Party Host Mom Set for Va. Jail Term
Saturday, June 9, 2007
CHARLOTTESVILLE -- Ryan Kenty, 20, and his brother Brandon, still a sophomore in high school, plan to drive their mother to jail Monday morning before heading back to her rented apartment to move the rest of her belongings into storage.
Their mom, Elisa Kelly, and her ex-husband, George Robinson, are paying the price for hosting Ryan's 16th birthday party -- more than two years in jail each. Ryan had asked his mother to buy his friends some beer and wine, as long as they all spent the night.
"No one left the party," said Kelly, 42, who collected car keys that night almost five years ago to prevent anyone from leaving. "No one was hurt. No one drove anywhere. I really don't think I deserve to go to jail for this long."
But Albemarle County Commonwealth's Attorney James L. Camblos III, who prosecuted the parents, said it was the worst case of underage drinking he has had to deal with in 15 years. "Not only were they serving alcohol to 15- and 16-year-olds, they misled parents who called to ask about alcohol, and they tried to get the kids to cover it up after police got there," Camblos said.
In this season of senior proms and graduation parties, the story of the couple is a cautionary tale for parents if they plan to serve alcohol -- or look the other way. It comes at a time of increased concern about the effects of drinking and driving and underage binge drinking, which is on the rise. Although 27-month sentences are rare, parents are increasingly being held criminally responsible for underage drinking under their roofs, even if they are not aware that it is going on.
"In a lot of cases, the parents are the problem," said Diane Eckert, a prevention specialist in the Safe and Drug-Free Youth section of Fairfax County schools. "The majority of our youth say they obtain their alcohol in their parents' homes."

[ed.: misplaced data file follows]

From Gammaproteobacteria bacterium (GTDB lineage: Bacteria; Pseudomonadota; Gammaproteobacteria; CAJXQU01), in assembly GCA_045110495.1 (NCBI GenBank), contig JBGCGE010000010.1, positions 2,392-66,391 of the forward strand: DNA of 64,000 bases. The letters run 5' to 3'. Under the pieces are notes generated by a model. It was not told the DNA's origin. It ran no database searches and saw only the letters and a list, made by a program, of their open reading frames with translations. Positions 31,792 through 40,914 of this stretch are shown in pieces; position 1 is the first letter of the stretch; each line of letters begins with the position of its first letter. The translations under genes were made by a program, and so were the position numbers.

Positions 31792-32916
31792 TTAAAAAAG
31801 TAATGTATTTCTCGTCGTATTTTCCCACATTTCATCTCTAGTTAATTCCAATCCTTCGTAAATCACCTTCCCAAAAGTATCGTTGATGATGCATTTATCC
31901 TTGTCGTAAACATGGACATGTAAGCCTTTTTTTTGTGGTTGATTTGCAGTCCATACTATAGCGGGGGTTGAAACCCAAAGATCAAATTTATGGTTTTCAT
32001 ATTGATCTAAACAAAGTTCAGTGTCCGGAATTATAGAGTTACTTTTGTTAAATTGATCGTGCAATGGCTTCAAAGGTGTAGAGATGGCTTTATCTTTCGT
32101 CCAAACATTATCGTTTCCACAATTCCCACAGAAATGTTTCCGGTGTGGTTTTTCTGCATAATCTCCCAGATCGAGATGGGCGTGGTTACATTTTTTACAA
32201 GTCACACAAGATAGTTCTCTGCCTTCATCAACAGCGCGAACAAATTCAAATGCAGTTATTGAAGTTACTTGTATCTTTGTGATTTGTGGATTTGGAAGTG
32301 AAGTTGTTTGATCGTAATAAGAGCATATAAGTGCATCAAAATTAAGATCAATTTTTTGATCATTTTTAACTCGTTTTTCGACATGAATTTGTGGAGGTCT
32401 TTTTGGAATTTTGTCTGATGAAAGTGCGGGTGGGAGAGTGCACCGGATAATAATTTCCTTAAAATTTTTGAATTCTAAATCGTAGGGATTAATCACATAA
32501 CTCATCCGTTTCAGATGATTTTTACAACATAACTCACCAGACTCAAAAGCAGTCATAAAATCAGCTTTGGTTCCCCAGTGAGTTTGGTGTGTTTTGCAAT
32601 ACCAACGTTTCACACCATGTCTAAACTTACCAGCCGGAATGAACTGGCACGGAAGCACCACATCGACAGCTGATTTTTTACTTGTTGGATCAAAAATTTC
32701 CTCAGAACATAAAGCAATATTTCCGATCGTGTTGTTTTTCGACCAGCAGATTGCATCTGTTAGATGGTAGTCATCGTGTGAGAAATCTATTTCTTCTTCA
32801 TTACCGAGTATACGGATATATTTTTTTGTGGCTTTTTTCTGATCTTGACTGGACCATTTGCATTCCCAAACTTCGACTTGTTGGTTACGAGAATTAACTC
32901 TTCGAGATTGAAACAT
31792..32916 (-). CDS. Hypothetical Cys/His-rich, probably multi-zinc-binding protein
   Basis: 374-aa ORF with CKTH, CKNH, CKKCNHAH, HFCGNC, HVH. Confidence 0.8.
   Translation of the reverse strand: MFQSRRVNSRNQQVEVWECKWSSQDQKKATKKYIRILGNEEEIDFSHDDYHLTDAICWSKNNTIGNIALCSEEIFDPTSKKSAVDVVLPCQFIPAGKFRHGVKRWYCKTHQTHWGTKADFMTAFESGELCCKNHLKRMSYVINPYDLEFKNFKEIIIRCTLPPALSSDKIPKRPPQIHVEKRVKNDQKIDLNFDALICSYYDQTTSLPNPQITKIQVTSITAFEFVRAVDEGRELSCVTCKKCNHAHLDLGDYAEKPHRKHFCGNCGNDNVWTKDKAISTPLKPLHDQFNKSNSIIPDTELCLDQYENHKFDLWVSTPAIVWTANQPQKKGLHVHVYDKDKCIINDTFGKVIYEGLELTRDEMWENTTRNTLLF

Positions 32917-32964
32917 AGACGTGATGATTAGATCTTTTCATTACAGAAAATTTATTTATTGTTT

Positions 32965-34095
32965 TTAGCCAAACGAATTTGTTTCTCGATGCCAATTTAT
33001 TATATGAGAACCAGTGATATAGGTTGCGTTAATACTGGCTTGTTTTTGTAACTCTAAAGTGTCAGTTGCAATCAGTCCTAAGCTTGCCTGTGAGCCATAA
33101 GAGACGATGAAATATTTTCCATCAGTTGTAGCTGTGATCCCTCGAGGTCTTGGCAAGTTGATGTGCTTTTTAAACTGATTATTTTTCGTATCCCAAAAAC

Eckert recently helped launch an awareness campaign in the county called Parents Who Host Lose the Most. She said parents have to realize that it is illegal for those under 21 to drink and against the law for adults to provide them with alcohol.
"A lot of our parents were able to drink when they were 18, and we're in a culture that endorses drinking as a rite of passage," Eckert said.
Kelly and Robinson -- the boys' stepfather -- were charged with nine misdemeanor counts each of contributing to the delinquency of a minor resulting from the August 2002 backyard birthday bash. Both were originally sentenced to eight years, but the sentences were reduced to 27 months. The case was appealed to the Virginia Supreme Court and then the U.S. Supreme Court, which recently declined to hear it.
Robinson's attorney, Jonathan Wren, called the jail time the "harshest sentence of its kind by a long shot." Wren said his client declined to comment.
About 30 kids were at the Robinson property on remote Bleak House Road in Earlysville, Va., when police arrived about 11 p.m. after receiving a call about underage drinking. Many of the kids scattered into the nearby woods after one of them yelled, "Cops!"
The couple initially were charged with 16 misdemeanor counts, but seven of the partygoers had no alcohol in their systems. Of the nine who did, all were below the legal limit for intoxication, according to Wren.